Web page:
IT started with Paul, an ordinary octopus who garnered worldwide attention after spending the summer of 2010 correctly predicting the results of Germany’s eight World Cup matches.
Inspired by Paul’s success thousands of animals across Germany, from elephants to pythons, are now working the pundits’ circuit and forecasting the results of Euro 2012.
Appearing on home videos posted on the Internet, television and radio shows, alpacas, bulldogs and even a Magalitza pig are under pressure to predict the tournament’s outcome.
But Germany’s animal rights activists have called on pet owners to think twice before parading their animals as sporting forecasters, saying the national phenomenon — which is now spreading around the world — is spiralling out of control.
The Deutscher Tierschutzbund (TSB), or Animal Protection Union, has said that many animals are being exploited, forced to do things that are unnatural to them, and suffering as a result of what it calls a ‘craze’.
It cites an Internet radio station which filmed a python called Ado being offered the choice of two live rats, one with a stripe which stood for Germany; another without, representing Portugal.
The snake latched its jaws around the rat representing Portugal and ate it, meaning, according to the radio station, that Portugal would win the championship. Despite the fact that the python was obviously wrong, and no animal appears to have come even close to matching the accuracy of Paul, the number of animals now being employed as soccer psychics is on the rise.
Marius Tunte of the TSB said: “There’s hardly an animal that’s not being used. From pigs and parrots to hamsters to dogs, everyone’s at it. We’ve got elephants kicking balls into nets, or forced to do handstands, chimpanzees dressed up and paraded on TV. In many cases the dignity of the animals is being completely ignored, and they’re being forced to do things that are totally unnatural to them and in some cases are causing them to suffer.”
He said zoos and animal parks have also joined in after realising the amount of positive publicity such oracles can generate. Paul the octopus drew hundreds of thousands of visitors to his hitherto little-known aquarium in Oberhausen in western Germany.“It’s not just during the tournament, but afterwards as well, when people say: ‘let’s go to see that animal that everyone’s been talking about’,” he said, adding that the trend had its origins in the era of Knut, a prized polar bear at Berlin Zoo who was saved from death as a newborn cub in 2006 and went on to become the most celebrated and highest grossing animal in the world.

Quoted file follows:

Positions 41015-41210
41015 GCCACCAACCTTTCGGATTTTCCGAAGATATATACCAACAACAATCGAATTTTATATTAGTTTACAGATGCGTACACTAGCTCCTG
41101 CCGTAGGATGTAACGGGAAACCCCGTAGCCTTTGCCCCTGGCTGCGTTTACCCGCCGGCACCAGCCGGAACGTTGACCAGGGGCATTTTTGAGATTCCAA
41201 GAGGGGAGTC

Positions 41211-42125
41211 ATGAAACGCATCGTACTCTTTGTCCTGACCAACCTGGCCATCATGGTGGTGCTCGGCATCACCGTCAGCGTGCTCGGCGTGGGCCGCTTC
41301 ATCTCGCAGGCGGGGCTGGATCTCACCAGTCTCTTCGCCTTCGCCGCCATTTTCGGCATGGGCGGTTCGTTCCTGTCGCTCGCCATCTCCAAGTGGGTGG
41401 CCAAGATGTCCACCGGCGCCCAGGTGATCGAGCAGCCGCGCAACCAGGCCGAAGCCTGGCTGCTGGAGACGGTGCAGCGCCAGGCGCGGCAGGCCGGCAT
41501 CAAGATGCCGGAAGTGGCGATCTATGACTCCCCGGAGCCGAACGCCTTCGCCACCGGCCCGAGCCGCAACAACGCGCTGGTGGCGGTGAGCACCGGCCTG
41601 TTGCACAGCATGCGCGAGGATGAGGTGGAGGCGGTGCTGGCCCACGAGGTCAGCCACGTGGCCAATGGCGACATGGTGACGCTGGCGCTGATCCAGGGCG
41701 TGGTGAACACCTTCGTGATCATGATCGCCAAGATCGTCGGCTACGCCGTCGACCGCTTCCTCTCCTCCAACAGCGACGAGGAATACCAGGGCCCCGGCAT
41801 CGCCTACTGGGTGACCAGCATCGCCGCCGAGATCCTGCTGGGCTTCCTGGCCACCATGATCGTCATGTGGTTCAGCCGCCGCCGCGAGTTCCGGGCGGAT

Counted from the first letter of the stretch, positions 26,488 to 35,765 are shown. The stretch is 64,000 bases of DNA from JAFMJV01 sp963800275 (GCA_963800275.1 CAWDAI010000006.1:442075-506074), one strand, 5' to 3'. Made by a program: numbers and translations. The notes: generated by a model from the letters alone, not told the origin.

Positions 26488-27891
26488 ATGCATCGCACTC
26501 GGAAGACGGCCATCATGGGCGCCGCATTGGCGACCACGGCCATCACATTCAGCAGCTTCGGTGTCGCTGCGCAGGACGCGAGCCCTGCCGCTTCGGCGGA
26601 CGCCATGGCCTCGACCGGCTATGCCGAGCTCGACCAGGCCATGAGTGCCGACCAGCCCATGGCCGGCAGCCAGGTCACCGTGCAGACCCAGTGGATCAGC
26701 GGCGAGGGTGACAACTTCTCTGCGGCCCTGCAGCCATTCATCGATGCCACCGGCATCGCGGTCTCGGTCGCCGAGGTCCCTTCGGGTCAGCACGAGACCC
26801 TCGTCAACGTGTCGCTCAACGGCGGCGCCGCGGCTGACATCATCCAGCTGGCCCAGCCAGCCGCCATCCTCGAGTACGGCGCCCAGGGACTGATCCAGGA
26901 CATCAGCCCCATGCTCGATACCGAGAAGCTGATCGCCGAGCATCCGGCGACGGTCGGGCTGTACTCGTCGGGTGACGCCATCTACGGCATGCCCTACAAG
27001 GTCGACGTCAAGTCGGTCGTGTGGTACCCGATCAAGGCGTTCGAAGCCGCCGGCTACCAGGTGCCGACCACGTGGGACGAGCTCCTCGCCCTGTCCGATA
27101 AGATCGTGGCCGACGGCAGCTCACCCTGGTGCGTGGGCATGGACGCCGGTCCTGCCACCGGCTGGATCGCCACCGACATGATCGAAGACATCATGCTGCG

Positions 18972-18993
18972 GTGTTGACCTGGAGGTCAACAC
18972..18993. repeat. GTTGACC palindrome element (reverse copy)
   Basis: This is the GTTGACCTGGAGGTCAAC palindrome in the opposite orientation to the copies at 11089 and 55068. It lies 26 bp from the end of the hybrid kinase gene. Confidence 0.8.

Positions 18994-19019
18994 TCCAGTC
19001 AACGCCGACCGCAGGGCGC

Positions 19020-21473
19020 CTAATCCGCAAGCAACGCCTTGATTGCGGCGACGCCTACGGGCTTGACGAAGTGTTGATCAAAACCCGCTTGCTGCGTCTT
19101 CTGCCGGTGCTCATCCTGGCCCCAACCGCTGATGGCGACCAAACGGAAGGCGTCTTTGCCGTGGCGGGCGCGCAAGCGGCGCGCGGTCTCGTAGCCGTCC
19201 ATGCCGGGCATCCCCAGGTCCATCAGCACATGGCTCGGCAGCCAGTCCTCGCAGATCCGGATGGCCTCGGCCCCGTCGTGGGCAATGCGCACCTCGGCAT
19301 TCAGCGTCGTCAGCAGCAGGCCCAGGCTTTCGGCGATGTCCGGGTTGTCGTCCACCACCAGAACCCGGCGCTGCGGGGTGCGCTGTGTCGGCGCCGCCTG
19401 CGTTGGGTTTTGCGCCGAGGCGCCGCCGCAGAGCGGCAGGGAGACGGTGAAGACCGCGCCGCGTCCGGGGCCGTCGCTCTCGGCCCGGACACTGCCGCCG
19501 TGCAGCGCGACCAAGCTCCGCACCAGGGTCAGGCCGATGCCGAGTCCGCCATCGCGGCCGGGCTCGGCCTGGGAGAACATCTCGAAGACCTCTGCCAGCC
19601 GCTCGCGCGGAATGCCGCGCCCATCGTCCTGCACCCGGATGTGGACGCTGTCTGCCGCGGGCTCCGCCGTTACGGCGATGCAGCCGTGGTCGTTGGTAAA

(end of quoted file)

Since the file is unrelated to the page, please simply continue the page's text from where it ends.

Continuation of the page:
Among the most engaging, though hardly reliable pundits are Xaver the bulldog, who, predictably, chose German sausages over a bottle of Portuguese red wine; a pair of otters called Mormel and Ferret; and a goat called Traudl, who is under contract at a Bavarian radio station.
Tunte welcomed a satirical take on the mania by Die Welt, which imagined a scenario where dogs who had made false predictions were abandoned at autobahn service stations by their disgusted owners, while failed pigs and parrots were sent for slaughter or stuffed and offered for sale on eBay.
“It’s not far from the truth and shows just how out of hand it has got,” he said.
Experts say the animal oracles served a wider purpose by giving people a sense of security and a feeling that they are in control of an unpredictable situation. “It helps them escape from the everyday,” Tunte said. — The Guardian, London